More and more frequently these days, in lieu of cut-and-dried, formulaically conceived piano recordings, CDs come along that present unusual works, interestingly juxtaposed and imaginatively played. With thoughtfully conceived programming gradually becoming less sparse, it’s easy to forget, for a good three decades Stephen Hough has recorded programmes that, beyond the quality of his execution, grab attention for their deeply personal point of view. Without question, he’s done yeoman service in encouraging us to revisit important, off-the-beaten-path repertoire, witness his beautifully prepared discs of Hummel (three of the sonatas for Hyperion in 2003, reviewed in December 2003, and two concertos for Chandos in 1986 CHAN8S07). More intriguing, perhaps, are those recordings, usually titled ‘albums’, ‘recitals’ or ‘collections’, where Hough combines the works of several composers to illustrate a programmatic concept. The ‘French Album’, reviewed in September 2012, is a good example. He placed his own transcriptions of Delibes and Massenet alongside original works by Fauré, Ravel, Alkan, Poulenc, Debussy and Chaminade, rounding them off with Cortot transcriptions of Bach and Liszt’s fantasy on an opera by Halévy. It’s an ingenious programme that Hough’s droll description as ‘a French dessert trolley’ modestly undervalues.
Less wide-ranging, though no less interesting, is his latest thematic CD, ‘In the Night’, where canonic works from the first half of the nineteenth century are presented alongside Hough’s own Second Piano Sonata, a work he introduced last season. Cynics may claim that, as a marketing strategy for the slightly necromaniacal classical crowd, sneaking a difficult contemporary nugget into a basket of chestnuts is a shrewd ploy. That begs the riposte that Hough’s music seems to be making its way nicely in any case, while the man himself is probably among the least cynical of musicians. Moreover, when composer and performer are united in the same individual, what’s not to like?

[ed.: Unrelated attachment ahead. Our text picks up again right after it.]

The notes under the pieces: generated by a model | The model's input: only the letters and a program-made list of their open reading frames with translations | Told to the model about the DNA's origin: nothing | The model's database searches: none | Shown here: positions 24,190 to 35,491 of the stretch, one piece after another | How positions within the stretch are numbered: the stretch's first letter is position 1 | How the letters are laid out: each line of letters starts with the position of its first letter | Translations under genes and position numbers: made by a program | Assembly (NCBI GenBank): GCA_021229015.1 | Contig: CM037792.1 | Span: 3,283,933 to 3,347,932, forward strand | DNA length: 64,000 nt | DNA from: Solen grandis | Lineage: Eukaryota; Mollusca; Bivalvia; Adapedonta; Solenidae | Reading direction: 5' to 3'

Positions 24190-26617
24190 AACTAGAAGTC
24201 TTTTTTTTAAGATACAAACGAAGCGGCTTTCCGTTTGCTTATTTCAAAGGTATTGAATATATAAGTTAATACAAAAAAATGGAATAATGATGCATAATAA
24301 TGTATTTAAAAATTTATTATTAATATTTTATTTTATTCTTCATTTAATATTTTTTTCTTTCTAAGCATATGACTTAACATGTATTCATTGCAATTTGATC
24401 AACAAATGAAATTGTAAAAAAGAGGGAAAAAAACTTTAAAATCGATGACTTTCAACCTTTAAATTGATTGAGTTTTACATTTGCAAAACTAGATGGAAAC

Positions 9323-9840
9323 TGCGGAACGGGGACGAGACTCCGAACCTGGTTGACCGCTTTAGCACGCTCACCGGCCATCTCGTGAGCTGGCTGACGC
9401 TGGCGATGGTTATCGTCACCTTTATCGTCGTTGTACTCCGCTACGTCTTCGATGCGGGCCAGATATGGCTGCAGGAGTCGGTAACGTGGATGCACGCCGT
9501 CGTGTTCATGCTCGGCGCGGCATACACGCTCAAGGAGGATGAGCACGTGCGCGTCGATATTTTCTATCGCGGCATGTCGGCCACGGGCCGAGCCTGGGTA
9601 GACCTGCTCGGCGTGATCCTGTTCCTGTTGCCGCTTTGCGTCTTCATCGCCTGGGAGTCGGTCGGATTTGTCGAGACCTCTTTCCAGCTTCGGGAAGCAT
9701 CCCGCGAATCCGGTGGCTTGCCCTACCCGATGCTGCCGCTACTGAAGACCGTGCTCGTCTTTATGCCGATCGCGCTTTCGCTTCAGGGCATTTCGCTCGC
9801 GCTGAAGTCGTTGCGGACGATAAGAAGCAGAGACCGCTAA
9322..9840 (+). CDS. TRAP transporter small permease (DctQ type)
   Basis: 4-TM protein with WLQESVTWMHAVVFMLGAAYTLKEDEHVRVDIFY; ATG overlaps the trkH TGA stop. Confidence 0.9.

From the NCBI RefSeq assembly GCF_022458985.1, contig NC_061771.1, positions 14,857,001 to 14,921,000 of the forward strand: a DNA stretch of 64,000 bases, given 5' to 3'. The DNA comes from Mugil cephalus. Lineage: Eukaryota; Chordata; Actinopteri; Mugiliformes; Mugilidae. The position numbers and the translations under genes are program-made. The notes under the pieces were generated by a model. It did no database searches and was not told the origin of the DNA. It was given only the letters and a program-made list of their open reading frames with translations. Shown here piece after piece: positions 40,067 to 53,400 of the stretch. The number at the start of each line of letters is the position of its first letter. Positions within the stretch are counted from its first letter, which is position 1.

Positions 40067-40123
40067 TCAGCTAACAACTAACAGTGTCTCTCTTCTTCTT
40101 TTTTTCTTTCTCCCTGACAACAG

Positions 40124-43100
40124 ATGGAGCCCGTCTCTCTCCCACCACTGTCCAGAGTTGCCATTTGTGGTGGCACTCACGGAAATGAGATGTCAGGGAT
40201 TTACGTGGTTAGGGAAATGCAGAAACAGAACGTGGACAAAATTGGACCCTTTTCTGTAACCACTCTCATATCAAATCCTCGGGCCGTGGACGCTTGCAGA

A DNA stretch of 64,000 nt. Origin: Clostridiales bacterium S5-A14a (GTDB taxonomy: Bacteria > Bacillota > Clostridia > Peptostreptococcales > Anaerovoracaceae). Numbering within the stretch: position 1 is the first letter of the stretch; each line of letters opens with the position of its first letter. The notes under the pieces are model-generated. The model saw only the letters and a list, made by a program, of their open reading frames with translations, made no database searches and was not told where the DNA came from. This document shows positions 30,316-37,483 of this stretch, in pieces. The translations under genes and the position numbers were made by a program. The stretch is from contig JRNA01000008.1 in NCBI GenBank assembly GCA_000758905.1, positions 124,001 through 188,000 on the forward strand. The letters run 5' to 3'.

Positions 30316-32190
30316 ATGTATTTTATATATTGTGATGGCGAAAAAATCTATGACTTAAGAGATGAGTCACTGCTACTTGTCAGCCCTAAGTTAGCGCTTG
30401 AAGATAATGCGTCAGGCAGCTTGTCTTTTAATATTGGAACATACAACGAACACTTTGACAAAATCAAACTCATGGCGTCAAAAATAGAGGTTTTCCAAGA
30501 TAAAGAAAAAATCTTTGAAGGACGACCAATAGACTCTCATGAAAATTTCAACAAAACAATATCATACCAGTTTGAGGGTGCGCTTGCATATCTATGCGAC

As composers are wont to do, Hough restricts most of his booklet note on the ‘notturno luminoso’ to technical matters. He does allow, however, that it is a piece ‘about a different kind of night and a different kind of light: the brightness of a brash city in the hours of darkness; the loneliness of pre-morning sleeplessness and the dull glow of the alarm clock’s unmoving hours; the irrational fears or the disturbing dreams which are only darkened by the harsh glare of a suspended, dusty light bulb.’ Cast in a double-function form of three movements in one, the Sonata unfolds during the course of 18 and a half minutes, with an immediately apparent structural logic and a harmonic vocabulary that conveys vivid emotional narrative. As one would expect from a pianist of Hough’s gifts, textures are imaginative, with plenty of excitement and variety. Interesting from the first hearing, it grows more so with repeated listening. Hough’s musical thinking has the same warmth and communicativeness as his performing persona, so that one looks forward to hearing more.
Hough has been reticent to stake out a claim as a Beethoven player, at least on record. To date his efforts have been mostly confined to the master’s chamber music, save for Sonata No 32, Op 111, recorded as part of his 2009 recital album (reviewed in April 2009). Make no mistake, the ‘Moonlight’ Sonata heard here is very good and deeply musical. Yet the collar-grabbing, in-your-face urgency and commitment that characterize some of the best Beethoven playing seems somehow missing. The two Chopin Nocturnes, Op 27, on the other hand, are ethereal and abundantly poetic.
Though he’s recorded some, I’ve not heard Hough play Schumann before. What a pleasure it is! His Carnaval has great warmth and gentleness, along with appropriate doses of high spirits and antic, even slapstick humour. Extremely original in concept, this interpretation is seasoned throughout with a unique tempo rubato that is both apt and uncannily subtle. I don’t think I’ve sat through another Carnaval that was quite this much fun. You should have a listen.